AdaCore Blog

Introducing Libadalang

by Raphaël Amiard , Pierre-Marie de Rodat

Show me your abstract syntax tree

AdaCore is working on a host of tools that works on Ada code. The compiler, GNAT, is the most famous and prominent one, but it is far from being the only one.

Over the years we have done tools with a variety of requirements regarding processing Ada code, that we can put on a spectrum:

  • Some tools, like a compiler, or some static analyzers, will need to ensure that they are working on correct Ada code, both from a syntactic and semantic point of view.

  • Some tools, like a source code pretty-printer, can relax some of those constraints. While the semantic correctness of the code can be used by the pretty printer, it is not necessary per-se. We can even imagine a pretty-printer working on a syntactically incorrect source, if it ensures not to change its intended meaning.

  • Some other tools, like an IDE, will need to work on code that is incorrect, and even evolving dynamically.

At AdaCore, we already have several interleaved tools to process Ada code: The GNAT compiler, the ASIS library, GNAT2XML, the GPS IDE. A realization of the past years, however, has been that we were lacking a unified solution to process code at the end of the previously described spectrum: Potentially evolving, potentially incorrect Ada code.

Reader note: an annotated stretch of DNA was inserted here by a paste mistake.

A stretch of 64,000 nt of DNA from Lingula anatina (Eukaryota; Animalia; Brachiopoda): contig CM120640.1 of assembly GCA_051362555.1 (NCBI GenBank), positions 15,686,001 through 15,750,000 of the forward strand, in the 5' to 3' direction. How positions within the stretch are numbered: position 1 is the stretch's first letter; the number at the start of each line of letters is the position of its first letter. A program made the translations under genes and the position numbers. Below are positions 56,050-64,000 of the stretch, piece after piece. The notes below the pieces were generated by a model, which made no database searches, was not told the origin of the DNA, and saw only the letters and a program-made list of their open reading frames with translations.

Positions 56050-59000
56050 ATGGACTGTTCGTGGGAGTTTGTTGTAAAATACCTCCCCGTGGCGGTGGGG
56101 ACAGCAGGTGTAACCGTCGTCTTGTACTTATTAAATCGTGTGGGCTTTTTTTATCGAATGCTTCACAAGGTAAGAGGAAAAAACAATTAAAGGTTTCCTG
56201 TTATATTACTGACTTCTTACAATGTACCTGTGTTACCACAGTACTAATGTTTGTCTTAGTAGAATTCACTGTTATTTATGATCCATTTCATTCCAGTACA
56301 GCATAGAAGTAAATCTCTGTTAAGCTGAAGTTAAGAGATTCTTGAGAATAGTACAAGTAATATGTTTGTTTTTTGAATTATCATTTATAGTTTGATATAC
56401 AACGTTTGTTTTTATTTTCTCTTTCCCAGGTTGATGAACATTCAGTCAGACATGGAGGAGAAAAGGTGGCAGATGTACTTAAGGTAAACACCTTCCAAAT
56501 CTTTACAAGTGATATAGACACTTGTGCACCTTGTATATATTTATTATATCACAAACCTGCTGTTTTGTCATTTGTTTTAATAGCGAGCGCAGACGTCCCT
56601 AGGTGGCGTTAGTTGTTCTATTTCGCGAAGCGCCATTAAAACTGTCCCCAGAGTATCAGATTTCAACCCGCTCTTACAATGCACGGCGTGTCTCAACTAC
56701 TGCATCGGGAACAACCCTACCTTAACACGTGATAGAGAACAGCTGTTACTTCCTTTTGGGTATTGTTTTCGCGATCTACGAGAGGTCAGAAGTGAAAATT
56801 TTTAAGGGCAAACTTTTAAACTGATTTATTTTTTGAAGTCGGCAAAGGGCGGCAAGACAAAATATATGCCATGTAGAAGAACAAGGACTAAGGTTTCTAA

Libadalang is meant to fill that gap, providing an easy to use library to syntactically and semantically analyze Ada code. The end-goal is both to use it internally, in our tools and IDEs, to provide the Ada-aware engine, and to propose it to customers and Ada users, so that they can create their own custom Ada aware tools.

Unlike the tools that we currently propose to implement your own tools, Libadalang will provide different levels, allowing a user to work on a purely syntactic level if needed, or access more semantic information.

We will also provide interfaces to multiple languages:

  • You will be able to use Libadalang from Ada of course.

  • But you will also be able to use it from Python, for users who want to prototype easily, or do one off analyses/statistics about their code.

We will in a following series of blog posts showcase how to use Libadalang to solve concrete problems, so that interested people can get a feel of how to use Libadalang.

Stay tuned

Libadalang is not ready for public consumption yet, but you can see the progress being made on GitHub:

Stay tuned!

Posted in #Ada    #tooling   

About Raphaël Amiard

Raphaël Amiard

Raphaël Amiard is a software engineer at AdaCore working on tooling and compiler technologies. He joined AdaCore in 2013, after an internship on AdaCore's IDEs. His main interests are compiler technologies, language design, and sound/music making.

About Pierre-Marie de Rodat

Pierre-Marie de Rodat

Pierre-Marie joined AdaCore in 2013, after he got an engineering degree at EPITA (IT engineering school in Paris). He mainly works on GNATcoverage, GCC, GDB and Libadalang.